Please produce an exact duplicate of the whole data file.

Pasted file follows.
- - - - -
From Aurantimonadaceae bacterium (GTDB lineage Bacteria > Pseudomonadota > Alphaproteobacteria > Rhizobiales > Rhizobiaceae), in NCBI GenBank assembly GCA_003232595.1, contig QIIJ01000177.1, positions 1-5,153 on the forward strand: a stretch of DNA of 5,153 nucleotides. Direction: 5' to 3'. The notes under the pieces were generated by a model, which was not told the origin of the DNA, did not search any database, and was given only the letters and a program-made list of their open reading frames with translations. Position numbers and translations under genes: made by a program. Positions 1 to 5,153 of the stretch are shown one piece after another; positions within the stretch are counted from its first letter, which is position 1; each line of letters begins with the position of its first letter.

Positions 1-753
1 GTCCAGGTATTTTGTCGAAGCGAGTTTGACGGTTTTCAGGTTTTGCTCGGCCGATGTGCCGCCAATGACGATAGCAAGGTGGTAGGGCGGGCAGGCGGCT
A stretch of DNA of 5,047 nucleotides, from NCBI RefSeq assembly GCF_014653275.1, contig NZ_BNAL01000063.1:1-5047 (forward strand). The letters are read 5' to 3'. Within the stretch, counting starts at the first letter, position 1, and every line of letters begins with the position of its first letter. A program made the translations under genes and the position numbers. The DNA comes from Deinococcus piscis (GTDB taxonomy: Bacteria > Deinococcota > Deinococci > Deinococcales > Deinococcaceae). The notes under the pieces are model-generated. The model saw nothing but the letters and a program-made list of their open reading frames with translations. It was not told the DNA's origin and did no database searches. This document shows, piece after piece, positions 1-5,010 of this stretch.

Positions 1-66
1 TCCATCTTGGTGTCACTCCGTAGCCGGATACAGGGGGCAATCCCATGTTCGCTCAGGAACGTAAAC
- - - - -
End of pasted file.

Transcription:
From Aurantimonadaceae bacterium (GTDB lineage Bacteria > Pseudomonadota > Alphaproteobacteria > Rhizobiales > Rhizobiaceae), in NCBI GenBank assembly GCA_003232595.1, contig QIIJ01000177.1, positions 1-5,153 on the forward strand: a stretch of DNA of 5,153 nucleotides. Direction: 5' to 3'. The notes under the pieces were generated by a model, which was not told the origin of the DNA, did not search any database, and was given only the letters and a program-made list of their open reading frames with translations. Position numbers and translations under genes: made by a program. Positions 1 to 5,153 of the stretch are shown one piece after another; positions within the stretch are counted from its first letter, which is position 1; each line of letters begins with the position of its first letter.

Positions 1-753
1 GTCCAGGTATTTTGTCGAAGCGAGTTTGACGGTTTTCAGGTTTTGCTCGGCCGATGTGCCGCCAATGACGATAGCAAGGTGGTAGGGCGGGCAGGCGGCT
A stretch of DNA of 5,047 nucleotides, from NCBI RefSeq assembly GCF_014653275.1, contig NZ_BNAL01000063.1:1-5047 (forward strand). The letters are read 5' to 3'. Within the stretch, counting starts at the first letter, position 1, and every line of letters begins with the position of its first letter. A program made the translations under genes and the position numbers. The DNA comes from Deinococcus piscis (GTDB taxonomy: Bacteria > Deinococcota > Deinococci > Deinococcales > Deinococcaceae). The notes under the pieces are model-generated. The model saw nothing but the letters and a program-made list of their open reading frames with translations. It was not told the DNA's origin and did no database searches. This document shows, piece after piece, positions 1-5,010 of this stretch.

Positions 1-66
1 TCCATCTTGGTGTCACTCCGTAGCCGGATACAGGGGGCAATCCCATGTTCGCTCAGGAACGTAAAC